Science has pulled together the most memorable discoveries of the year. They include James Gorman’s reporting on research, much of it taking place in Nicolet Quebec, which found that you can’t turn wolf puppies into dogs.

Read: 2017: The Year in Climate

Read: What We Learned in 2017

Reporters’ Pick

All of us who report for The Times speak to a lot of people over the course of the year, more than I can easily calculate in my case. Some of those conversations can be exceptionally memorable. Ten of my colleagues have recounted such moments from 2017.

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Catherine Porter, the Toronto bureau chief, the day after she witnessed the planned death of John Shields in Victoria, British Columbia.Credit Leslye Davis/The New York Times

Catherine Porter, the Toronto bureau chief, has also written a separate article about the particular challenges she faced earlier this year while reporting a story about a planned death. It was, by the way, one of the most-read stories from Canada this year.

Read: Our Journalists Share Their Most Memorable Interviews

Read: Rules for Reporting a Planned Death: No Photos, No Pad, No Pen

Final Push

Just over a week remains in the Commonwealth Challenge. One of my bosses has challenged the readers of this newsletter to sign up more newsletter subscribers than readers of Australia Letter by the end of the year.

So this is my last chance to rally you to the cause. Here’s the link to the sign-up page. You can also promote the competition by posting the newsletter announcing it on social media. Remember: subscriptions are free.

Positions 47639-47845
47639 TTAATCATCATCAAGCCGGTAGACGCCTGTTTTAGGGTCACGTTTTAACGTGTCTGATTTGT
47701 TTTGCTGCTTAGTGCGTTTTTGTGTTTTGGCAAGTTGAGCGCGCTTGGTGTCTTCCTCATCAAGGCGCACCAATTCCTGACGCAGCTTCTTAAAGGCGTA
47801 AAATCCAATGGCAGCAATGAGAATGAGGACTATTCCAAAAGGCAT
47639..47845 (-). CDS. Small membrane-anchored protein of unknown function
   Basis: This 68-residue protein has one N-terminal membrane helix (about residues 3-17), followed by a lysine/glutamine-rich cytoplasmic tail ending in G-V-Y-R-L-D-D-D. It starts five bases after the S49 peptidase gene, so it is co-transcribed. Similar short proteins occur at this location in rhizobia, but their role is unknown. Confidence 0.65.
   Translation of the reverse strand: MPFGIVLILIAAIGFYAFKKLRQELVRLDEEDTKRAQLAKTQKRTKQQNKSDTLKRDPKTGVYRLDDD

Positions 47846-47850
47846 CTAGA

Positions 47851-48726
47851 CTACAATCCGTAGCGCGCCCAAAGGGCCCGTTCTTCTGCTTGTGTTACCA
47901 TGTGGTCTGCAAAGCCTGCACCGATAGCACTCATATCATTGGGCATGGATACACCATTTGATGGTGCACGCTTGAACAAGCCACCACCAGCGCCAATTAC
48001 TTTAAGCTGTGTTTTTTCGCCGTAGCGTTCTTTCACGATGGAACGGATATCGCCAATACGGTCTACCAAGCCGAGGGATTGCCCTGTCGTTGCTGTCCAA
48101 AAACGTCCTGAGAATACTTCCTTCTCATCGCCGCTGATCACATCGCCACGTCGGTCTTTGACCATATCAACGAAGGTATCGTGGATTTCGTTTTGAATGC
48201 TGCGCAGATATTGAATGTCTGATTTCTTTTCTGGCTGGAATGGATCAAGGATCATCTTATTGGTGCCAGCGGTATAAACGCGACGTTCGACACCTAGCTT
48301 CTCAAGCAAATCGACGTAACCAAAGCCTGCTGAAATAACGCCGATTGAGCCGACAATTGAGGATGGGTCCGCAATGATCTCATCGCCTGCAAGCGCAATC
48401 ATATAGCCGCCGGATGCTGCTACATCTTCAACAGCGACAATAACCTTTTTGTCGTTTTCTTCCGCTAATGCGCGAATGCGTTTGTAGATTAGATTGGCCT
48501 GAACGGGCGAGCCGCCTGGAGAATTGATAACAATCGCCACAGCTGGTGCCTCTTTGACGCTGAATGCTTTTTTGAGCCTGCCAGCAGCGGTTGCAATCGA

Although the overall prize is really just national bragging rights, I do have some prizes for the person who sends the most amusing, interesting, engaging or fun email about trying to recruit fellow Canada Letter readers to nytcanada@nytimes.com. We’ll announce the results on Jan. 3.

Centre Ice

—Élise Béliveau, widow of famed captain Jean Béliveau, is the reigning monarch of the Montreal Canadiens.

Trans Canada

—Dan Bilefsky has looked at the latest development in the debate over cultural appropriation: French-speaking Quebecers who are displeased when poutine is described as being a “Canadian” dish. Fun fact from the story: Its name may have come from “pudding.”

—A week later, the deaths of Barry Sherman, the Toronto billionaire, founder of Canada’s largest drug maker and philanthropist, and his wife, Honey, remain shrouded in mystery.

—Prime Minister Justin Trudeau is staying in Canada this Christmas after being rebuked by the ethics commissioner for a trip last year to the Aga Khan’s private island in the Caribbean.

—The Times’s Dance In the Real World video series has released an episode featuring Laura Grizzlypaws of St’at’imc First Nation in British Columbia using dance to honor the grizzly bear. Don’t miss it.

—The combined effects of President Trump’s pullback on immigration and Canada’s open approach to skilled workers are being felt in New York.

A native of Windsor, Ontario, Ian Austen was educated in Toronto, lives in Ottawa and has reported about Canada for The New York Times for over a decade. Follow him on Twitter at @ianrausten.

Tell us what you think at nytcanada@nytimes.com. And, using the link above, please subscribe to the email newsletter version.